The plant-based industry is continuously working to produce more authentic meat and dairy alternatives, or to improve the general taste, texture and appearance of plant protein foods. These efforts are being facilitated by ingredient innovators, which are developing new functional solutions or prototype vegan foods.
The Plant Base rounds up five of the latest developments.
Roquette launches rice protein ingredients
Roquette has expanded its Nutralys range with the introduction of two rice protein ingredients.
According to Roquette, rice protein offers an “appealing” light cream colour and a fine particle size that contributes to creating a smooth and soft texture.
The new Nutralys ingredients include a rice protein isolate and a rice protein concentrate. They are non-GMO and gluten-free, and can be used in combination with other plant proteins, such as pea.
Jeremy Burks, senior vice president of plant proteins at Roquette, said: “In the US or in Europe, consumers are asking for better plant-based protein that tastes great while being nutritious and safe”.
“Building on our more than 40 years of expertise in plant proteins, today we offer a new rice protein to stay at the forefront of this shift and to keep building the plant-based cuisine of the future.”
Bluegrass Ingredients adds vegan-friendly option to cheese concentrates portfolio
Speciality ingredient supplier, Bluegrass Ingredients, has announced the launch of a vegan-friendly ‘cheez’ concentrate.
The new offering is said to be clean label and certified kosher, and is made with just nine ingredients, including water, coconut oil, salt and yeast extract.
“From Italian dishes to queso dips, we’ve seen concentrates become a go-to ingredient for R&D professionals looking to add more intense cheese flavours without adding more cheese, which can be expensive and impact a product’s health profile,” said Peter Losee, vice president of marketing at Bluegrass Ingredients.
“We’re working to stay on the cutting edge of the emerging concentrates market, including by offering a vegan cheez formulation.”
Mycorena develops mycoprotein butter prototype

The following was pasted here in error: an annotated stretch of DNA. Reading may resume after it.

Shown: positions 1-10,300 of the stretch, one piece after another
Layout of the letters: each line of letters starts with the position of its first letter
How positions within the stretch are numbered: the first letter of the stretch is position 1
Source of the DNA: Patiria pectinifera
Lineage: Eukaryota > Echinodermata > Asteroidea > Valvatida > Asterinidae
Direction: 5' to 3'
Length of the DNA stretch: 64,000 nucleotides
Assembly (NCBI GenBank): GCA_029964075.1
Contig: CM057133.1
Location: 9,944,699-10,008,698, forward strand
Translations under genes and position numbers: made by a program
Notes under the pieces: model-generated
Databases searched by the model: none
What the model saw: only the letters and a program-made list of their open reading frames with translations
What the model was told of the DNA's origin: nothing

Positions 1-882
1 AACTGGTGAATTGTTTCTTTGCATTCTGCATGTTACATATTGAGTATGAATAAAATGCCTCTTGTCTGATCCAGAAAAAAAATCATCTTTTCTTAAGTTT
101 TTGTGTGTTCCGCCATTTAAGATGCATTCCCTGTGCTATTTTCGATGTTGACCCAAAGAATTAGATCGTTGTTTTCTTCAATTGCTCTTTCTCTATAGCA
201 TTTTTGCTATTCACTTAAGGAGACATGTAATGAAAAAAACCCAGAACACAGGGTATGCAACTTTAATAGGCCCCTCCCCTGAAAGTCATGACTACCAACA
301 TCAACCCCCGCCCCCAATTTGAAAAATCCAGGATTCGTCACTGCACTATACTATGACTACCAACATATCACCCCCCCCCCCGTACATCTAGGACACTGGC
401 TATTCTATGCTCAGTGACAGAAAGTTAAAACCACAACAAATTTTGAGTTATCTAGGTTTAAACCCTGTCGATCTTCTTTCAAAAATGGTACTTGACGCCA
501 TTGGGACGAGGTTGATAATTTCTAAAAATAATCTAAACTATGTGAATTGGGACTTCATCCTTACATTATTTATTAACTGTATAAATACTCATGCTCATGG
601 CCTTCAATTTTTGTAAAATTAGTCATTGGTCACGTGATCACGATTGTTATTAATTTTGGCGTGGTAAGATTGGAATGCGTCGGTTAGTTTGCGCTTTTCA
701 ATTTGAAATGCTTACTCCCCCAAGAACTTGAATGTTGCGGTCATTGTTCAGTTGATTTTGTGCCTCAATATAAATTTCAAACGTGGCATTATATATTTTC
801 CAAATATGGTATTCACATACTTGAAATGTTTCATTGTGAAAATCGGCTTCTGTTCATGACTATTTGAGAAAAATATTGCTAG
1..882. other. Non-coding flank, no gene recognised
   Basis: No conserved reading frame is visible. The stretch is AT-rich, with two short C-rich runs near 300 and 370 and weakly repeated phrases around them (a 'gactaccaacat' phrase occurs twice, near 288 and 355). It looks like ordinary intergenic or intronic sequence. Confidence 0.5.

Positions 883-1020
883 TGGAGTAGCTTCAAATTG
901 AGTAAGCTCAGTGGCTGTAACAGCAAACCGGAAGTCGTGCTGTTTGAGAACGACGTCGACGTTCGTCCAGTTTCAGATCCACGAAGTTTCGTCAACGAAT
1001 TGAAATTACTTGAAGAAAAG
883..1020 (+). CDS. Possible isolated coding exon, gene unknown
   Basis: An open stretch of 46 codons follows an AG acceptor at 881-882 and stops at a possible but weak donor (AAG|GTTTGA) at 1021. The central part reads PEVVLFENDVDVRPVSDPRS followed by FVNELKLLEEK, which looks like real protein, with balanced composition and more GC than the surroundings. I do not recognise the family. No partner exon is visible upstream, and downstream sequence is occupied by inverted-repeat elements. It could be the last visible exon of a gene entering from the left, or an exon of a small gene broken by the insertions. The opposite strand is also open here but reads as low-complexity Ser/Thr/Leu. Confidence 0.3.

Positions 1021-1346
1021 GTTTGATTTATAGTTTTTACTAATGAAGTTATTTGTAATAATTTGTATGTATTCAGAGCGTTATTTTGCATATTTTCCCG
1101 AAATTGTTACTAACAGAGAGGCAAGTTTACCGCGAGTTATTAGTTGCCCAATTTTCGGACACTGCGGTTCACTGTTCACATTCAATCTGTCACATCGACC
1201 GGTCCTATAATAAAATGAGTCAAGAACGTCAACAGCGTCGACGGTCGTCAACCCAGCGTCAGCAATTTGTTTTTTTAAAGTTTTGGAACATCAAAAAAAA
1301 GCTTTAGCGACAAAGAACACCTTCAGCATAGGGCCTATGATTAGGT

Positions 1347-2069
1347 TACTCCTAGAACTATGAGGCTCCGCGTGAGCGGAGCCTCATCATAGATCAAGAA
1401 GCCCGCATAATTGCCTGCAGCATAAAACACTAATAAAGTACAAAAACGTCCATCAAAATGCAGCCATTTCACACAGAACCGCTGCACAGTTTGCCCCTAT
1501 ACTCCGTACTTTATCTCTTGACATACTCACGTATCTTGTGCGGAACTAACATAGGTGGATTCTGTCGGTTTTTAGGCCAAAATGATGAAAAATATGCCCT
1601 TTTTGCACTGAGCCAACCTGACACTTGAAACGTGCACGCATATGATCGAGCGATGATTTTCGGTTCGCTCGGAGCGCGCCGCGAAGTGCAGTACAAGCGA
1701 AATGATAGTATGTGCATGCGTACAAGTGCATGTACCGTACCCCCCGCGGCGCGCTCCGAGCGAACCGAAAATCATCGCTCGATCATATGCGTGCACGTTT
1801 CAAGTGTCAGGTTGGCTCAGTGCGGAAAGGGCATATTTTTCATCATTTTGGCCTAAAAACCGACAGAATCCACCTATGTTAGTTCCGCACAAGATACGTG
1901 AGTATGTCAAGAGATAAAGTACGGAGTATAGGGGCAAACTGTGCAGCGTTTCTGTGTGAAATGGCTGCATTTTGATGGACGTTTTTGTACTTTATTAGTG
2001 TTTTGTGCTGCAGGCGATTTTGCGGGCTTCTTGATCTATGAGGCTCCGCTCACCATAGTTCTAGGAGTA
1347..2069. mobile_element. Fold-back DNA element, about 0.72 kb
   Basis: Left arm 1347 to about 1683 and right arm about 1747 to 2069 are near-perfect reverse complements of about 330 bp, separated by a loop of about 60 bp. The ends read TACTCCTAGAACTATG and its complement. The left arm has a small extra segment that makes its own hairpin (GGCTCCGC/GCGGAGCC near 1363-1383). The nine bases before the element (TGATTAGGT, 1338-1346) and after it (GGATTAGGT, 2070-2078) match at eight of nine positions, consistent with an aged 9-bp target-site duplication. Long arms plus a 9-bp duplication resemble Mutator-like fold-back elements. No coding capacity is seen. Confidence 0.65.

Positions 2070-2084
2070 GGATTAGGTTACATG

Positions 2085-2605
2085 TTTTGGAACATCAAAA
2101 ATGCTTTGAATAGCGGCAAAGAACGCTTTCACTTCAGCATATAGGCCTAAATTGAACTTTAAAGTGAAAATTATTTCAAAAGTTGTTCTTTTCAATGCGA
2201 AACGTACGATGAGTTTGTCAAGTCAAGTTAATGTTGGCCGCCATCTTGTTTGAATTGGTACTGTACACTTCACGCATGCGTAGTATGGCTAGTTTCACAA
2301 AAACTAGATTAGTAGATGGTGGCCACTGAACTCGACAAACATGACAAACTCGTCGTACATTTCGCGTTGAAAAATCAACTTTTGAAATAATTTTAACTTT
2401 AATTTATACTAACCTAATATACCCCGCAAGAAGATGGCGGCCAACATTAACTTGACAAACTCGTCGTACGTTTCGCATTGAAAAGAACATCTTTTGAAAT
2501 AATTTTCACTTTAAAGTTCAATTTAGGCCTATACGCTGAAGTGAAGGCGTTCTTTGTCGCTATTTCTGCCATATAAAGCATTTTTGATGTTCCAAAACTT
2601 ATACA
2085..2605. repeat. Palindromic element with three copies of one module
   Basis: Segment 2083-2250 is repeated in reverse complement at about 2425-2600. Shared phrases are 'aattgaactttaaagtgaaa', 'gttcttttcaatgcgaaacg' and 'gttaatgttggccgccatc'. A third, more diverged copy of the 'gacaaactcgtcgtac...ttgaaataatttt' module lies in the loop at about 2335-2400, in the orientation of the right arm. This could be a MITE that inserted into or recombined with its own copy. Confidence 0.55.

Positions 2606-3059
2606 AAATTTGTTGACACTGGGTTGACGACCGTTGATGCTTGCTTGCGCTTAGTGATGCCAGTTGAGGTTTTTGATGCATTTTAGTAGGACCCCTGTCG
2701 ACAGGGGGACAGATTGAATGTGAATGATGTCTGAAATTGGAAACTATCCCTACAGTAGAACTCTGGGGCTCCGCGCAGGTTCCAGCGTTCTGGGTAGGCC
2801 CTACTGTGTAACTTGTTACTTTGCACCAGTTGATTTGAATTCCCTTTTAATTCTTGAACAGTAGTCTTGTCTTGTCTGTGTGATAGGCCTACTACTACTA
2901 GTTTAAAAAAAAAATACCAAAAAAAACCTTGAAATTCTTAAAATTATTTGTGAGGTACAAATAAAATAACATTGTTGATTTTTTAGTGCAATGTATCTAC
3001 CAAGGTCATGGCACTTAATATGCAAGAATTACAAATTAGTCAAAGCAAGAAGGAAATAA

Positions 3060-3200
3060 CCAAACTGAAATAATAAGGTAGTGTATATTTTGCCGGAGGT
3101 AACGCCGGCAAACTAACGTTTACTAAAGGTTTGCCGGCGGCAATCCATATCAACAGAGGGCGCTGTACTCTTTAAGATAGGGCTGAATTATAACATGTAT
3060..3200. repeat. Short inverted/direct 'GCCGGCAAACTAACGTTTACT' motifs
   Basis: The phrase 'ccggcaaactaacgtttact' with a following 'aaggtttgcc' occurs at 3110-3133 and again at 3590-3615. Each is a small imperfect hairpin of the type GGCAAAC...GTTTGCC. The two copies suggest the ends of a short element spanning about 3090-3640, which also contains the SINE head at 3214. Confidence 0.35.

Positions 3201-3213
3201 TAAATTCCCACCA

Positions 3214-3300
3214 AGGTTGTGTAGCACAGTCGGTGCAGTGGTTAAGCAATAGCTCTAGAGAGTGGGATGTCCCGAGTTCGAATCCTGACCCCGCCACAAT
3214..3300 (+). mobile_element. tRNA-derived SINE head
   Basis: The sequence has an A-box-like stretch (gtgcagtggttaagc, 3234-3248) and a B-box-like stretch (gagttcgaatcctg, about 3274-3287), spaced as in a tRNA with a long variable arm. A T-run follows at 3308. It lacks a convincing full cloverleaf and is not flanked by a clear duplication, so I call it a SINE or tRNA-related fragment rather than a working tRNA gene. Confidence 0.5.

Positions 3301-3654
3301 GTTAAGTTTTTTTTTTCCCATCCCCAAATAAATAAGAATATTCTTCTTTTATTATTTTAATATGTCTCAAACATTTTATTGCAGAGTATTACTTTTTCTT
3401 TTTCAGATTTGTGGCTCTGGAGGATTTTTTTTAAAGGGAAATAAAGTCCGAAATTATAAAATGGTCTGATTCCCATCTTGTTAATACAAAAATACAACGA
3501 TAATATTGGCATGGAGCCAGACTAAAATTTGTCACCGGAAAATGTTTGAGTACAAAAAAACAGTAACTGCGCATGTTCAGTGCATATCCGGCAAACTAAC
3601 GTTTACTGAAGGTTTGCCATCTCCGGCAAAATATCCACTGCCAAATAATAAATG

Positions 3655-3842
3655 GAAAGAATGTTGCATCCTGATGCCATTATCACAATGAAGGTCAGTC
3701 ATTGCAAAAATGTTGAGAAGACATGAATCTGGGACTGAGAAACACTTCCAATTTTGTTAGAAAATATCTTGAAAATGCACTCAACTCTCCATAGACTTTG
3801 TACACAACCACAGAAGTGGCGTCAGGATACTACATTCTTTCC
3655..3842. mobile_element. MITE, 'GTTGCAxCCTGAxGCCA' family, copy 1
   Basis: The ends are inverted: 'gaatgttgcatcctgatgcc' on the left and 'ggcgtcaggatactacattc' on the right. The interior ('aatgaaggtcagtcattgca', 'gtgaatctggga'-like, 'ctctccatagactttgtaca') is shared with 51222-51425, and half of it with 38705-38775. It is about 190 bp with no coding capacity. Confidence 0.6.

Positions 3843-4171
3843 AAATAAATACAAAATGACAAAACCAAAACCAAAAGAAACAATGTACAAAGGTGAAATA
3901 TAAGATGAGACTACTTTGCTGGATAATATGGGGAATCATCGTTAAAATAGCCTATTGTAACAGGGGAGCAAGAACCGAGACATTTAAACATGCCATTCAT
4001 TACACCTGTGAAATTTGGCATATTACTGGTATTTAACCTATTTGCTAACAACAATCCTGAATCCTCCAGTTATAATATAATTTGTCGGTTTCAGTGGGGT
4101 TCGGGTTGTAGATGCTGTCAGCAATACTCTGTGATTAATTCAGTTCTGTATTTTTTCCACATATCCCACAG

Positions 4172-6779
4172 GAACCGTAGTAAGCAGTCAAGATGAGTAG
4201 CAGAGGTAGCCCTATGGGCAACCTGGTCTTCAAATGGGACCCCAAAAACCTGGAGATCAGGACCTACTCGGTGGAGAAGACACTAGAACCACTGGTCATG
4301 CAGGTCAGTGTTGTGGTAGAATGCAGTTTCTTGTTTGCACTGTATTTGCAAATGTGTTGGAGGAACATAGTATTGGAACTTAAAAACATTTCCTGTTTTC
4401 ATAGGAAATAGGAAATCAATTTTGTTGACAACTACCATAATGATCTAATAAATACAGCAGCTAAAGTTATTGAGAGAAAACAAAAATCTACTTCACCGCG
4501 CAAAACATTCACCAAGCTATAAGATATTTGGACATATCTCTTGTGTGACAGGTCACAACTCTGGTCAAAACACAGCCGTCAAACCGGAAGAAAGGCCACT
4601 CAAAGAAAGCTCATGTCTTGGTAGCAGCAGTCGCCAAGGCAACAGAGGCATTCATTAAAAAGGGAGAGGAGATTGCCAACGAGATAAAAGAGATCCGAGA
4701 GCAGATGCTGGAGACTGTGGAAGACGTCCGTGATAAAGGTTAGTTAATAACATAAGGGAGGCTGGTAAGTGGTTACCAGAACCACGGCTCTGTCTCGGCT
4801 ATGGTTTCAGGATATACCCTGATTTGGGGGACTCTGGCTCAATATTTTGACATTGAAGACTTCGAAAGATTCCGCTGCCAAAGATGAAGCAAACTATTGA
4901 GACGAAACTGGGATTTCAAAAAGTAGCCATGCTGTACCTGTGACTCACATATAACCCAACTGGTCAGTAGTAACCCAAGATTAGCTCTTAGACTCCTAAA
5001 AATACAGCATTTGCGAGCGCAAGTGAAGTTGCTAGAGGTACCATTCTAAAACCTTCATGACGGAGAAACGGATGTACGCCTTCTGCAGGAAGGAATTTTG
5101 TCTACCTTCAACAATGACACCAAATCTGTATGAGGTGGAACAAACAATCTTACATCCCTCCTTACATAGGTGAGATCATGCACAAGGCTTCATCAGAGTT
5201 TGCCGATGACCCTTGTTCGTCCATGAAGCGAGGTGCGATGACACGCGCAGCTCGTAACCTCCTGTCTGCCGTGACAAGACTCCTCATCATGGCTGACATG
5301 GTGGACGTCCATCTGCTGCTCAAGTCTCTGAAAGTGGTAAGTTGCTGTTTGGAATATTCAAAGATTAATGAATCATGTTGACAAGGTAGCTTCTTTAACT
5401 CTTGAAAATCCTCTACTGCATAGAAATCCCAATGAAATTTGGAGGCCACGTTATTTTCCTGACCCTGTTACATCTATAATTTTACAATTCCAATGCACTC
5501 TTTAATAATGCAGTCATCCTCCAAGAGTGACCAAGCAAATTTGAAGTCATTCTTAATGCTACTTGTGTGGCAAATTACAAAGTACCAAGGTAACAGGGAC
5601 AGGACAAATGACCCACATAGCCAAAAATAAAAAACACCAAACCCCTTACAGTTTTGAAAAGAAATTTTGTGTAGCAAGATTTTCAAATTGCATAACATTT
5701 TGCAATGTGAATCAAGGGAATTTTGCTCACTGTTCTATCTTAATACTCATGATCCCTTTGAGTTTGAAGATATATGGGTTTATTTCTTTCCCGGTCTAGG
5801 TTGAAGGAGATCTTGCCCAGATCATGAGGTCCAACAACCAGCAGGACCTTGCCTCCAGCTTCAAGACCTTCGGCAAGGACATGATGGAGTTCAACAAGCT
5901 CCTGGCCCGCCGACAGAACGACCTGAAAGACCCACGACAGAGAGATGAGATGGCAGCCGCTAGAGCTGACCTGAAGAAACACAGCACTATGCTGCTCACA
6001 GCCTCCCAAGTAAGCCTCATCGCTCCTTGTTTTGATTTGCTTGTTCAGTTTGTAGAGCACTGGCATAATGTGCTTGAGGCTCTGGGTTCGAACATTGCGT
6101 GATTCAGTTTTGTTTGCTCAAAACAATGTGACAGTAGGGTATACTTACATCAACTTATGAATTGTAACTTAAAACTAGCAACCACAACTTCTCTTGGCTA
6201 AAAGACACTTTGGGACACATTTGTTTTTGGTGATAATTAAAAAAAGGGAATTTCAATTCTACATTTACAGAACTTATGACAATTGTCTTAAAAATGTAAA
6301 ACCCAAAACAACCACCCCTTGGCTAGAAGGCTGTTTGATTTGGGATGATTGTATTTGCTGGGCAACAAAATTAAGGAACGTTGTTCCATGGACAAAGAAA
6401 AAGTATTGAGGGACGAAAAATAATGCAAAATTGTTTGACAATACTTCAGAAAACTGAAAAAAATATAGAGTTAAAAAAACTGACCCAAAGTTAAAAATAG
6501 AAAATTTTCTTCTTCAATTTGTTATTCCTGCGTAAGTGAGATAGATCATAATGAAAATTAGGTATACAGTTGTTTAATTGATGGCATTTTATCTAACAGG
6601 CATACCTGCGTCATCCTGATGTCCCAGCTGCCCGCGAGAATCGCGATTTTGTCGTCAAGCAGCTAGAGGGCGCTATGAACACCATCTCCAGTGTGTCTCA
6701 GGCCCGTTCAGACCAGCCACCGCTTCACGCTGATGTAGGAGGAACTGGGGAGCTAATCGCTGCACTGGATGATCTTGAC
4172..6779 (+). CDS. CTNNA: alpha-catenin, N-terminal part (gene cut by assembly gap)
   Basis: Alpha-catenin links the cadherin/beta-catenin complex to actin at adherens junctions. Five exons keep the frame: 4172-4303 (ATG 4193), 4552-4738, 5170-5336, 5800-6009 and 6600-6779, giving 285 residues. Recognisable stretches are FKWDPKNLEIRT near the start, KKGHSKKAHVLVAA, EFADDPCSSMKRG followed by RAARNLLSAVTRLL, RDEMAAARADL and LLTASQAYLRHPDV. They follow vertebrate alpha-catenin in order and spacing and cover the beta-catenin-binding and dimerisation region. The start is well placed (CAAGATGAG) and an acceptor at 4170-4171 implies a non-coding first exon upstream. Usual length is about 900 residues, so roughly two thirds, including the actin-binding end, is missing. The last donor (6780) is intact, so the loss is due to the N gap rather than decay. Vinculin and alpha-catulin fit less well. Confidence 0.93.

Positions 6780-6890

Mycorena has unveiled a mycoprotein butter prototype, following six months of research and development work.
The prototype, which marks a move by the start-up into high-fat dairy alternatives, is made from a new fungi-structured fat ingredient.
According to Mycorena, the milestone has been made possible by the development of a unique patent-pending fungi processing method.
Mycorena expects that the new process will make it possible to create a range of vegan alternatives to high-fat dairy products, with few ingredients required.
“This is something our team has been trying to figure out for more than a year, with little success until recently,” said chief innovation officer, Paulo Teixeira. “Usually, mycoprotein is considered a non-functional protein ingredient that needs other ingredients to create interesting food structures. We have just shown here that this is not true, you just need to work it the right way.”
NextFerm Technologies commercialises yeast-based protein ingredient
Food tech company NextFerm Technologies has announced the commercial launch of its ProteVin yeast-based protein.
The vegan, non-GMO ingredient is said to have a similar nutritional value to animal-derived protein and a neutral flavour, with no aftertaste.
NextFerm CEO, Boaz Noy, said: “The alternative protein market is the main growth engine of the global food industry, and we expect high demand for ProteVin as a proprietary vegan protein source for a variety of alternative food products, with a rich amino acid composition similar to animal-based protein…and [a] neutral flavour”.
ProteVin is designed for a range of applications in the alternative protein sector, including milk and dairy substitutes and meat alternatives, and is also aimed at the infant, adult and sports nutrition markets.
ChickP creates prototype plant-based barista milk
ChickP has developed a prototype of a chickpea-based milk alternative designed for use in coffee.
The company says that the plant-based creamer demonstrates the versatility of its pure protein ingredient, which is said to have a neutral flavour and offer “excellent foaming capabilities due to its high solubility and smooth texture”.
The model plant-based barista milk contains 3% protein, while existing vegetable-origin barista products typically contain less than 1% protein, according to ChickP.
“Our ChickP protein ticks all the boxes,” said the company’s CEO, Liat Lachish Levy. “It’s packed with highly nutritious complete protein, containing all nine essential amino acids. But more than that, it has a rich texture, and provides smooth, stable full foaming with a white colour, perfect for showcasing the most artful barista’s skills.”
© FoodBev Media Ltd 2022
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